After the application deploys successfully, you will be able to access a new URL on your server that will Java Web Start the application client. In my case, the URL is http://localhost:8080/sampleone/Client. If you have Java Web Start enabled, you will see a Java Web Start processing for a few seconds. Java Web Start will ask if you want to run code that has an invalid signature. (You will need to press Run for the rest of the magic to happen...)


Nothing appears to happen!?!

That's right. You will need to enable the Java Console to see the output of the application client. This is covered in detail as part of this entry in the GlassFish Project's Issue Tracker. I have an entry that talks about enabling the Java Console on Mac OS X. Another source has information about enabling the Java Console on various flavors of Windows.

Another alternative is to create an application client that has a graphical user interface written in Swing.

Wednesday Dec 21, 2005

Web Application/EJB 3.0 "Hello, <USER>!"

This entry covers the "usual" first Java EE 5 application: Hello, World.

The first thing you need to do is create a new project that will be deployed onto the GlassFish instance that you registered earlier.

There are a couple different approaches you could take here. I recommend that you create an Enterprise Application, and let the wizard create the Web Application subproject. Part of the reason for this is lets you be lazy later on. While you may like creating servlets by hand, I like to let the wizards do it. Since the Servlet wizard is associated with Web Application projects, using an approach that doesn't use the Web Application project will mean you need to do more work.

One other thing to notice about the wizard is the fact that I have 'Set Source Level to 1.4' UNCHECKED. This will allow you to use annotation later on, so make sure you have it unchecked, too.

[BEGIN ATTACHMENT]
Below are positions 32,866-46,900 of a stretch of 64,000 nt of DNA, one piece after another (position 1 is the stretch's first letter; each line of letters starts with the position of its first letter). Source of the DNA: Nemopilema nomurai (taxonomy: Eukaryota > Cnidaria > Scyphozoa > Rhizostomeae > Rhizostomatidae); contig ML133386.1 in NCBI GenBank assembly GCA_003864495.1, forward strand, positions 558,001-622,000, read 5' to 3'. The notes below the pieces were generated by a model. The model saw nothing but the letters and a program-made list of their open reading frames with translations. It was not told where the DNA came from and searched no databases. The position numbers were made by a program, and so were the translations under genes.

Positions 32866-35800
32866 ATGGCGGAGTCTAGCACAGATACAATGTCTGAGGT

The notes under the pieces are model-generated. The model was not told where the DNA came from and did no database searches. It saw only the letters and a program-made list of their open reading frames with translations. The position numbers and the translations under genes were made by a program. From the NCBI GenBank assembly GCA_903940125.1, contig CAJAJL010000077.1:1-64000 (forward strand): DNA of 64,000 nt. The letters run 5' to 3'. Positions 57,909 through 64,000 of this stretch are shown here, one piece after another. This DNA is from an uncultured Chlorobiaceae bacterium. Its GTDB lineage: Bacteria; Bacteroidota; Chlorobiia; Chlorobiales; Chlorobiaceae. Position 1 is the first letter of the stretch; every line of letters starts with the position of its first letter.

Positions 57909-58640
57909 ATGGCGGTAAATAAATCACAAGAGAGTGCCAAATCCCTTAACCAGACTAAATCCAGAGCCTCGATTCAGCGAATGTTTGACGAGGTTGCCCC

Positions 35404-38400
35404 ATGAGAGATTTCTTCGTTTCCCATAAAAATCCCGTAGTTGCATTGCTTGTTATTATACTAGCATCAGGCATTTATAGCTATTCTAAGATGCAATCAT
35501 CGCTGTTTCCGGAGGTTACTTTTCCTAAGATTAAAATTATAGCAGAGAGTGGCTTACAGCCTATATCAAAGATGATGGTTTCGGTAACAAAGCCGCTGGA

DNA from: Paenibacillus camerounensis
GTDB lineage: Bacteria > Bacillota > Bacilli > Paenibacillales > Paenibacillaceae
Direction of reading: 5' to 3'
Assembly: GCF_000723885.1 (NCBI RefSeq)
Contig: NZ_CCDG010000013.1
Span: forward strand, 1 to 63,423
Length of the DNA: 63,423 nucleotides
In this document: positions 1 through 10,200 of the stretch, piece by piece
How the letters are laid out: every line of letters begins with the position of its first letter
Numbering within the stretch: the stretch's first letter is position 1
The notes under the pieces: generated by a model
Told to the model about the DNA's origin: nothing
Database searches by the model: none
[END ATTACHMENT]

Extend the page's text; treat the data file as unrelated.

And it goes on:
After the wizard finishes, create a java library project. It is going to be the project where you do the EJB 3.0 devlopment.

The Web Application and Java Library project needs to have access to the javaee.jar file, which is in <GlassFish-Install>/lib. It has the definition of the various Java EE 5 annotations that you'll use later on. You use the Project Properties dialog to add this jar file to the Web Application and Java Library projects.

This image is from the Web Application project.

The two Project Properties dialogs are very similar. You will see an additional column in the Web Application project's properties dialog. Make sure 'Package' is unchecked when you add javaee.jar to the Web Application project. Otherwise, the jar will be packaged in your web application's WEB-INF/lib directory, which is redundant....

You need to add the Java Library project to the compile properties of the Web Application, and the packaging properties of the Enterprise Application project. (Don't forget to uncheck the 'Package' attribute when you add the library project to the Web Application project).

Web Application Properties

Enterprise Application Properties

You need to add the Java Library that will implement your EJB 3.0 beans to the application.xml manually. Double clicking on the application.xml node, shown below, will open the file in an XML editor. It is easy to add the following:

immediately following the module entry for PleasedToMeetYou.war.

Expanded Enterprise Application Project: application.xml visible